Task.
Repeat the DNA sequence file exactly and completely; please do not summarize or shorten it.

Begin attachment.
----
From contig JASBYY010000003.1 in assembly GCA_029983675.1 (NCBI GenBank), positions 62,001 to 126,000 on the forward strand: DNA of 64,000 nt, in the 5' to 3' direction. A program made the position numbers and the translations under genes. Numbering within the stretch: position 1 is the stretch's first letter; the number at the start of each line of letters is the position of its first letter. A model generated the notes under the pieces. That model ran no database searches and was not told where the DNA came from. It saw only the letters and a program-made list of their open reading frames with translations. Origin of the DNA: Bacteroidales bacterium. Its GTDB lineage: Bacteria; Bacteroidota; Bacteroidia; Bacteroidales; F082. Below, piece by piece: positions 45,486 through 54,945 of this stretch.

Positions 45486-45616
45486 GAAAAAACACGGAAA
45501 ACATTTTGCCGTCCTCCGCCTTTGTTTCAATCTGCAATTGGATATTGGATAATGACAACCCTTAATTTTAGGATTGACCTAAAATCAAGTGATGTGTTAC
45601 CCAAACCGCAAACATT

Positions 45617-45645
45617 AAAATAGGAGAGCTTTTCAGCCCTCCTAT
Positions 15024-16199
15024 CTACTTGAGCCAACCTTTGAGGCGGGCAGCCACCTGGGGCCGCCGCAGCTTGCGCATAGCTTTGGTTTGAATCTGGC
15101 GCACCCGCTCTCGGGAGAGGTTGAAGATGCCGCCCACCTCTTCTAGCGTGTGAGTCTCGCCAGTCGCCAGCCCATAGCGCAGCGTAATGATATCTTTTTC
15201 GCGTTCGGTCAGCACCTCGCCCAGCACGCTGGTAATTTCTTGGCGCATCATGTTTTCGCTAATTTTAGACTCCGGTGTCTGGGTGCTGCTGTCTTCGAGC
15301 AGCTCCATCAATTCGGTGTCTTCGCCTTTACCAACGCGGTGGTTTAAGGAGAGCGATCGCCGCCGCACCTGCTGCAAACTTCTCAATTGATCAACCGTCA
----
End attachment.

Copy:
From contig JASBYY010000003.1 in assembly GCA_029983675.1 (NCBI GenBank), positions 62,001 to 126,000 on the forward strand: DNA of 64,000 nt, in the 5' to 3' direction. A program made the position numbers and the translations under genes. Numbering within the stretch: position 1 is the stretch's first letter; the number at the start of each line of letters is the position of its first letter. A model generated the notes under the pieces. That model ran no database searches and was not told where the DNA came from. It saw only the letters and a program-made list of their open reading frames with translations. Origin of the DNA: Bacteroidales bacterium. Its GTDB lineage: Bacteria; Bacteroidota; Bacteroidia; Bacteroidales; F082. Below, piece by piece: positions 45,486 through 54,945 of this stretch.

Positions 45486-45616
45486 GAAAAAACACGGAAA
45501 ACATTTTGCCGTCCTCCGCCTTTGTTTCAATCTGCAATTGGATATTGGATAATGACAACCCTTAATTTTAGGATTGACCTAAAATCAAGTGATGTGTTAC
45601 CCAAACCGCAAACATT

Positions 45617-45645
45617 AAAATAGGAGAGCTTTTCAGCCCTCCTAT
Positions 15024-16199
15024 CTACTTGAGCCAACCTTTGAGGCGGGCAGCCACCTGGGGCCGCCGCAGCTTGCGCATAGCTTTGGTTTGAATCTGGC
15101 GCACCCGCTCTCGGGAGAGGTTGAAGATGCCGCCCACCTCTTCTAGCGTGTGAGTCTCGCCAGTCGCCAGCCCATAGCGCAGCGTAATGATATCTTTTTC
15201 GCGTTCGGTCAGCACCTCGCCCAGCACGCTGGTAATTTCTTGGCGCATCATGTTTTCGCTAATTTTAGACTCCGGTGTCTGGGTGCTGCTGTCTTCGAGC
15301 AGCTCCATCAATTCGGTGTCTTCGCCTTTACCAACGCGGTGGTTTAAGGAGAGCGATCGCCGCCGCACCTGCTGCAAACTTCTCAATTGATCAACCGTCA